My body tightened as the steel door snapped to a metal frame like a snake striking a mouse, its hydraulic hiss audibly reinforcing its security.
“Have a seat, I’m sure we will have a bed for you soon, honey. No need to worry.”
Why would I worry? I thought to myself. I’m here on behalf of the Lord of all.
The lights above me hummed and as my eyes scanned the room, it was hard to make out where one wall ended and another began. The white paint had a seamlessness made more so by the absence of shadow and abundance of phosphorescent light. What a beautiful metaphor for the love of God; the room impenetrable, the shadows cast out. I was going to do great work here.
I couldn't move. I was confined but empowered to use my persecution, and feed these hungering souls that were yearning to taste the truth of Jesus. I reflected on how the enemies had tried to break my spirit with their vehicular cages, shiny gold badges, and imposing posture. Now these new foes, adorned in white, were more invasive than their blue underlings. They poked and prodded, tested and questioned, but they could not break my spirit. I would never cave.
My eyes fluttered under their own weight. How long have I been awake? I thought to myself. With the excitement of the last few days it was hard to tell. The leather creaked as I sunk further back into my chair and the brilliant white light of the room blurred. I awoke with a gentle shake and before me stood a doctor. The harsh reality set in…I was in a mental ward of a hospital.
Looking back on these events now, my distortion of reality is obvious. What I thought to be a grand adventure, was in actuality a medical intervention for a mental illness. That’s right, it was a mental illness. That word has a messy connotation, doesn’t it? One that opens the door to judgement and criticism. I know because I felt the same way.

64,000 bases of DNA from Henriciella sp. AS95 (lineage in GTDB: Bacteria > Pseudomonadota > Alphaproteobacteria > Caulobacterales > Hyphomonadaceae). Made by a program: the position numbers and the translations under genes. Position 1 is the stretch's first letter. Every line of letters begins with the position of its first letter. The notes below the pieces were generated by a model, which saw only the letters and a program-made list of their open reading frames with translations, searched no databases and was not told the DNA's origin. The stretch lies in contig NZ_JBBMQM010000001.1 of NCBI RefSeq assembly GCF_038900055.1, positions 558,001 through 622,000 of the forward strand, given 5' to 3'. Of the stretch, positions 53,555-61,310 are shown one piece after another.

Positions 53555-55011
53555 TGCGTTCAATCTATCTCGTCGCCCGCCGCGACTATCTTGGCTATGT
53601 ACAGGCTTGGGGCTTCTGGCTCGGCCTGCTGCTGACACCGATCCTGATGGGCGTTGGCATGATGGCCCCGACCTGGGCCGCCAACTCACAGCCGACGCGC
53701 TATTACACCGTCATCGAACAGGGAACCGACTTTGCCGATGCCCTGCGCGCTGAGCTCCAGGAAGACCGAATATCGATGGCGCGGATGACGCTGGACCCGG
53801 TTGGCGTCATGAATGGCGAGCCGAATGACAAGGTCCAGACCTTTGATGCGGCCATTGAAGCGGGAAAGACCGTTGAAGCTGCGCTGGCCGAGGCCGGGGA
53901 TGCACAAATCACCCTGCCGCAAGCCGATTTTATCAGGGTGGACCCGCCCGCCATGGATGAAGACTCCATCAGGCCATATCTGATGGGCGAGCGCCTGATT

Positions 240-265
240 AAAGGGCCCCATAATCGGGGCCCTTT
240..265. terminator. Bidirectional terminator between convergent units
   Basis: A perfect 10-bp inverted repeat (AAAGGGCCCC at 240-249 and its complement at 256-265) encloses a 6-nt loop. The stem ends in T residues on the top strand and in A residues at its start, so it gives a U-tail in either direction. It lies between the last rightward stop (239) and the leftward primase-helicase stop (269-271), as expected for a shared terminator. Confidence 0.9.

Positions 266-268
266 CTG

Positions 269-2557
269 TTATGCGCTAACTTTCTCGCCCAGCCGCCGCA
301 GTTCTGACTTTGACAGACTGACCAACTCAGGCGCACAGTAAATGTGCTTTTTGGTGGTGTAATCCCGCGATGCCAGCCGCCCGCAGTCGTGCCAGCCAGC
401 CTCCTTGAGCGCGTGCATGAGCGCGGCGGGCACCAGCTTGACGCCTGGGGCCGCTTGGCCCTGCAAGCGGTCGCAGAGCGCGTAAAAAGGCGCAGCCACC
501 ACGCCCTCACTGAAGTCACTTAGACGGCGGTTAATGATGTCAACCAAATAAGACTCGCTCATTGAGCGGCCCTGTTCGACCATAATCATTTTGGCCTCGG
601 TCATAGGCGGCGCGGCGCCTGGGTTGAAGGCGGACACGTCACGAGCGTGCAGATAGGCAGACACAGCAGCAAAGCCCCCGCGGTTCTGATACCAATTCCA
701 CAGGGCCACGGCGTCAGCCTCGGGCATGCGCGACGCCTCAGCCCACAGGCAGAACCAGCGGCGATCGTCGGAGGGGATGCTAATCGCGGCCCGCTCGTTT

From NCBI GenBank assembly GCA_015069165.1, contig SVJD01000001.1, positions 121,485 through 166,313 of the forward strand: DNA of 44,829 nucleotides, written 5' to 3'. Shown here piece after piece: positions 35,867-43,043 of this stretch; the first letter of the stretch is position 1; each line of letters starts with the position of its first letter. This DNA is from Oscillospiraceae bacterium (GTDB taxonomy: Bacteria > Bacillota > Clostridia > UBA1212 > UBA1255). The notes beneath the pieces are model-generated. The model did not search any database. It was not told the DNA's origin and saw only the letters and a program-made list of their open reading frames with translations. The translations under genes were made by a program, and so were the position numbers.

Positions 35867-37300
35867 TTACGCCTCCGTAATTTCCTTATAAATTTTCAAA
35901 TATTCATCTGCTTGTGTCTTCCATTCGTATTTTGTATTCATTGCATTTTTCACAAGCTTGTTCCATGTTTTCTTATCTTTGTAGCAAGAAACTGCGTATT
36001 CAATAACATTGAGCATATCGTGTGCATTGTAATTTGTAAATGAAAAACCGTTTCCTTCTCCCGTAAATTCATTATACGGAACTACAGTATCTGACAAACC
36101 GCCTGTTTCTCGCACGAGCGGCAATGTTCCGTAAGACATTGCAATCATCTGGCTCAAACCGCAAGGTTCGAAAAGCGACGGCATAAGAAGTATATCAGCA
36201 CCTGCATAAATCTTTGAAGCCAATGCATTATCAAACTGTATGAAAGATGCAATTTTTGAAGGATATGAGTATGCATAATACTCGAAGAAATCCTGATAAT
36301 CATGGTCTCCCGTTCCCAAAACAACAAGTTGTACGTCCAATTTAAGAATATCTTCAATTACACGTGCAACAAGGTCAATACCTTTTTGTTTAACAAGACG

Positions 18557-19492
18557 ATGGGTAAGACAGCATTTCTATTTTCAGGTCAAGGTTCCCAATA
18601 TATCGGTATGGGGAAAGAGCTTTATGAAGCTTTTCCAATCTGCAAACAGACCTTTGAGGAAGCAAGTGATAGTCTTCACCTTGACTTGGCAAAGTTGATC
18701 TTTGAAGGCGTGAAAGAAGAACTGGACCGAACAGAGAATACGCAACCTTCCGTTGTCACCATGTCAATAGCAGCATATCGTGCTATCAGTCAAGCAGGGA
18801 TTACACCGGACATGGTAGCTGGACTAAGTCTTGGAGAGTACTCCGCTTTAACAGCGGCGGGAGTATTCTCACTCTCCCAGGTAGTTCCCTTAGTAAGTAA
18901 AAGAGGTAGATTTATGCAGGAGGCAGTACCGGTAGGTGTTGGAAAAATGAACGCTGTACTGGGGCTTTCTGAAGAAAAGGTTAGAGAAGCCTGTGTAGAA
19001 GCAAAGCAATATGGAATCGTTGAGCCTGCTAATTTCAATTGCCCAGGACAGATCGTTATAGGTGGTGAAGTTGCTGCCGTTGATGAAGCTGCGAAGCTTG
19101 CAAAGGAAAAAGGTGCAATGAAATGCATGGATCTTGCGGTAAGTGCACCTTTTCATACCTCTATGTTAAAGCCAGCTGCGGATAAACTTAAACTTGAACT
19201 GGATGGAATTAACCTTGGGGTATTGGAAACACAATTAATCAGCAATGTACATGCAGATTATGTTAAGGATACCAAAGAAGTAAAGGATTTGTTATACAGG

During my first hospitalization, I was diagnosed with bipolar I disorder that manifested itself through a manic episode. For those who aren’t familiar with it, mania is essentially the opposite of depression. It involves grandiose ideas, racing thoughts, increased energy, and if not treated it can lead to psychosis. That’s where I found myself when I was nineteen years old. I had paranoia having to do with my faith. I had distorted views of God and reality. I believed twisted truths about God and what He was doing in my life.
Two years later, I had a second episode that led to another hospitalization. In many ways it felt like a familiar wound that had never really healed. The similar fantasies and distortions of reality made this episode even harder to recover from. Even though the mania was more aggressive, I was able to regain mental stability over time through doctors, medication and incredible support from family. The greater challenge became recovering spiritually.